Freya Stark: the last of the great Victorian travelers
She has plunged into the darkest reaches of Persia and Afghanista long before many could have pointed them out on a map. She has crisscrossed the bleak Hadramut of Saudi Arabia and retraced the footsteps of Alexander the Great. She has traveled -- mostly alone -- through Greece and Turkey, Iraq and Syria and knows most of these countries better than her native England. She is, according to writer Lawrence Durrell, "one of the most remarkable women of our age."Skip to next paragraph
Subscribe Today to the Monitor
Now 88, Dame Freya Stark has become a legend in her time. She is the last of the great Victorian travelers. And fortunately for the world about her, she has combined her skills as traveler, writer, and commentator to produce over 20 travel books considered by many to be masterpieces of travel literature.
Dame Freya still harbors the youthful zest for travel that has taken her across dozens of remote lands. Two years ago, she achieved a lifelong dream of sailing down the Euphrates on a raft.
And in February this year, the intrepid Dame Freya joined a small expedition to climb the treacherous trail up the Himalayas from Katmandu. In typical modesty, she remarks that her venture was not really true mountain climbing. "I just sat on my little pony and went up and up," she says, beaming.
Dame Freya now lives in Italy but returns to England twice a year "to keep up with my friends." On her last trip, we met at London's Overseas League. A tiny figure greeted me -- a complete stranger -- with a hug and a kiss on both cheeks. In a nearby tearoom, she talked about her full and varied life.
"My two greatest riches are the enjoyment of landscape and the knowledge of the peoples of the world," she says with a warm smile. "And my favorite landscape is the desert. For one thing, the quality of light is so exceptional. And for another, the desert makes me feel wonderful."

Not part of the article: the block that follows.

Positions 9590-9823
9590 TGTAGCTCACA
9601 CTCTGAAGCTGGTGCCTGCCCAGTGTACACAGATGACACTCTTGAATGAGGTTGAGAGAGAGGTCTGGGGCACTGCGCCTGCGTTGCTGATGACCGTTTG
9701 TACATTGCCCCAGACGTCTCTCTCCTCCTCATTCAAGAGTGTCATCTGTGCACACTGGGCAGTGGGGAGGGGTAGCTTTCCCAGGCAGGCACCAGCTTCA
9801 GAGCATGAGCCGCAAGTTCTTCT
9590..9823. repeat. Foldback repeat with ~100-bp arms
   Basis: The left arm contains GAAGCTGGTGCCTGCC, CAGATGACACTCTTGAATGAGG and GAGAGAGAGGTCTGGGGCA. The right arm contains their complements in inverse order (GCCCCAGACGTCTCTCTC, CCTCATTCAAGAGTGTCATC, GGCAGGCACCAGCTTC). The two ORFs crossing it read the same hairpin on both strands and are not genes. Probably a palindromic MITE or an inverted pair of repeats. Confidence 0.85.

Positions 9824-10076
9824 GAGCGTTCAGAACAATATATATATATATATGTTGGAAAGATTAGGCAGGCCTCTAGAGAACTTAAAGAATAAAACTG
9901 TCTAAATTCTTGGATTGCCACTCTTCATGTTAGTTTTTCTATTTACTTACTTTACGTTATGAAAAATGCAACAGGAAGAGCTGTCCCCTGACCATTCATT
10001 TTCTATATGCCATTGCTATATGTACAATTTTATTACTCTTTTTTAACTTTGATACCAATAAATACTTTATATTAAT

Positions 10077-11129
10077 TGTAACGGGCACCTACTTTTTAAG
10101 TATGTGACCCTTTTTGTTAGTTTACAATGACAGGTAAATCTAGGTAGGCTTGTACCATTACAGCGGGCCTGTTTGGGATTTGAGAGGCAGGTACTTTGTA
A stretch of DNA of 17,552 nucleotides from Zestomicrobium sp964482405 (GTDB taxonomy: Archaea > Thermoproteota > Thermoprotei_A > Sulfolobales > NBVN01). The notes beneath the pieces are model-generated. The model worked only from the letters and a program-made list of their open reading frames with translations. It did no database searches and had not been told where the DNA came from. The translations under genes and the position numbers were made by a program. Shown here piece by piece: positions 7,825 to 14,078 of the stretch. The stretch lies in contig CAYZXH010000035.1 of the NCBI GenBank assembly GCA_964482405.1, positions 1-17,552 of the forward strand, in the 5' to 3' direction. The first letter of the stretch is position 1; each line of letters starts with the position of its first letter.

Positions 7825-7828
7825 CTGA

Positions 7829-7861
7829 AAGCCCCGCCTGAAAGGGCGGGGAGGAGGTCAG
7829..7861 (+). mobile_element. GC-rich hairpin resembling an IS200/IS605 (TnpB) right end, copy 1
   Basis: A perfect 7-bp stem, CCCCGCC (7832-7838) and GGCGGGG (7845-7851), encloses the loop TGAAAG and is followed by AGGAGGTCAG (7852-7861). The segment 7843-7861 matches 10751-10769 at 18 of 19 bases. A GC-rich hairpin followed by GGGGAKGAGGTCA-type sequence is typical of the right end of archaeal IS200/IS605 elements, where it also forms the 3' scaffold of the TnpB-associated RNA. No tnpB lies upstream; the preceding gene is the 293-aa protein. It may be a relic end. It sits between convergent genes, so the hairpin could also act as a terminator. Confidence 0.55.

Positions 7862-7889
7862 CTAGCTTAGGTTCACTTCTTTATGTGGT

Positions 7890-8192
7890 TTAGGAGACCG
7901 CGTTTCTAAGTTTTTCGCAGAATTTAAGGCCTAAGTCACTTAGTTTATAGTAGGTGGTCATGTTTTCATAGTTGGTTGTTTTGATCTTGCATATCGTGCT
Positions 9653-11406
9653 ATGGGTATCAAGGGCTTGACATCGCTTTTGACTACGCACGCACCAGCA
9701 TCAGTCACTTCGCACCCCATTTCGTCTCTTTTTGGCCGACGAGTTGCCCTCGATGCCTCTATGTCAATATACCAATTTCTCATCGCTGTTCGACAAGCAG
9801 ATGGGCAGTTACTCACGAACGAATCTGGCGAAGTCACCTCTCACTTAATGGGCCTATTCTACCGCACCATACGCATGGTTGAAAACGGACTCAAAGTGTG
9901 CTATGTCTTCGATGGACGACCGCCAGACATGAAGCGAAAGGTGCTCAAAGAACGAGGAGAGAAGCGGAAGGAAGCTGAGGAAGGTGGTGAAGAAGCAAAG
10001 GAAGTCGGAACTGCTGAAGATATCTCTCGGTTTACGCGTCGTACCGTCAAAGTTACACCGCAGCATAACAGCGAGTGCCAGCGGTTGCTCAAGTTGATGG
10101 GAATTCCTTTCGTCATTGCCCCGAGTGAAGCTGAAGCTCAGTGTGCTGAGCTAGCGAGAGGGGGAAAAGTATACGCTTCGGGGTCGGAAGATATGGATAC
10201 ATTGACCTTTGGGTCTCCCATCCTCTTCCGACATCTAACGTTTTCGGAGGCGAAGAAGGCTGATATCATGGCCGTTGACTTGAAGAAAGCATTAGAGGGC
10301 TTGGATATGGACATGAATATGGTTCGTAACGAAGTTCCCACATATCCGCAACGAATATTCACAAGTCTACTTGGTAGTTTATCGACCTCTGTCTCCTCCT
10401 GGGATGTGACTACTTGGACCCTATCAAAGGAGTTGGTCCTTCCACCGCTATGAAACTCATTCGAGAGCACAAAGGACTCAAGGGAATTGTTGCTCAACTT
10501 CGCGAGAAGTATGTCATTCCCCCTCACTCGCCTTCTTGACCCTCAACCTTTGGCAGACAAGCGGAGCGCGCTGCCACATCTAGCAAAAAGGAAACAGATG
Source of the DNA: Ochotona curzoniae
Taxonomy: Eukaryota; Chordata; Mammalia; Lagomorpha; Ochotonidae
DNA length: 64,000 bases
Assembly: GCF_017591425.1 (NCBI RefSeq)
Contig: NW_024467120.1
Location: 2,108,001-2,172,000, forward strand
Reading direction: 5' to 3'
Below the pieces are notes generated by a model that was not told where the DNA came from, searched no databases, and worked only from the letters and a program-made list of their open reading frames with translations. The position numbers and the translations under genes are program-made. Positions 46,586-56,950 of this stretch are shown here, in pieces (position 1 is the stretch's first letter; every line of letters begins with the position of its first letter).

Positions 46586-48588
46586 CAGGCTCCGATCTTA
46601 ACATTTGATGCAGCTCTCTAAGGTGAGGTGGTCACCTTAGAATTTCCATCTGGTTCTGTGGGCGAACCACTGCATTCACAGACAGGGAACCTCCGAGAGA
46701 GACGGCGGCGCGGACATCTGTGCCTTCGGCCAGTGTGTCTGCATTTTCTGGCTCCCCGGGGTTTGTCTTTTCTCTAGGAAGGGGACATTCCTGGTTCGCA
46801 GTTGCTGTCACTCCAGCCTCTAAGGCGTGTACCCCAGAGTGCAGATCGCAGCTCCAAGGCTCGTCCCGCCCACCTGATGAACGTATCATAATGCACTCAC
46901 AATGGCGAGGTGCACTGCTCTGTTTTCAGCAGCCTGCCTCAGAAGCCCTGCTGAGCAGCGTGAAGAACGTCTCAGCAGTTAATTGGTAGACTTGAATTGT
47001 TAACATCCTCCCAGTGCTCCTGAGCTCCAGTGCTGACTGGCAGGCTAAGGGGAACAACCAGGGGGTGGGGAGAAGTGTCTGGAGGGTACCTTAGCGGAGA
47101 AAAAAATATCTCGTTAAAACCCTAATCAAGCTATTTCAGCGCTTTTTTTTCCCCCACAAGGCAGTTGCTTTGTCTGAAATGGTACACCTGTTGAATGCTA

But above everything, she believes the most important thing is contact with people. This is only possible when you know the language. "Before I visited any new country, I tried very hard to learn the language," she states. "Without language, you lose half the pleasure of traveling." Over the years she has mastered Arabic, Persian, Turkish, and Russian, adding these to four other languages -- English, German, Italian, and Polish -- she learned as a child.
Freya Stark's books tell much about her travels and as much about the woman. Vivid descriptions of sights and sounds are interlaced with snippets of Starkian wisdom.
"Absence is one of the most useful ingredients of family life, and to dose it rightly is an art like any other," she writes in "The Coast of Incense." Later, in "The Lycian Shore," she notes that "there can be no happiness if the things we believe in are different from the things we do."
Every detail of her many journeys is written down in her books. Between the first, "Valleys of the Assassins," written from Persia in 1934, and her most recent collection of letters, she has also turned out two volumes of essays and four of autobiography. The last of these, "Dust in the Lion's Paw," describes her propaganda work with the Ministry of Information during the last war. It was then that Freya Stark launched her most ambitious venture, one she refers to as "my little brotherhood."
"Our job in Egypt was to convince the Egyptian people that we meant to win the war," she points out. "We had to reach as many people as possible, so 12 of us formed a group, called the 'Brotherhood of Freedom,' and organized committees to spread out around the country. In one year, we had the support of over 100, 000 people who wanted to help, and they did in so many ways. It was very touching."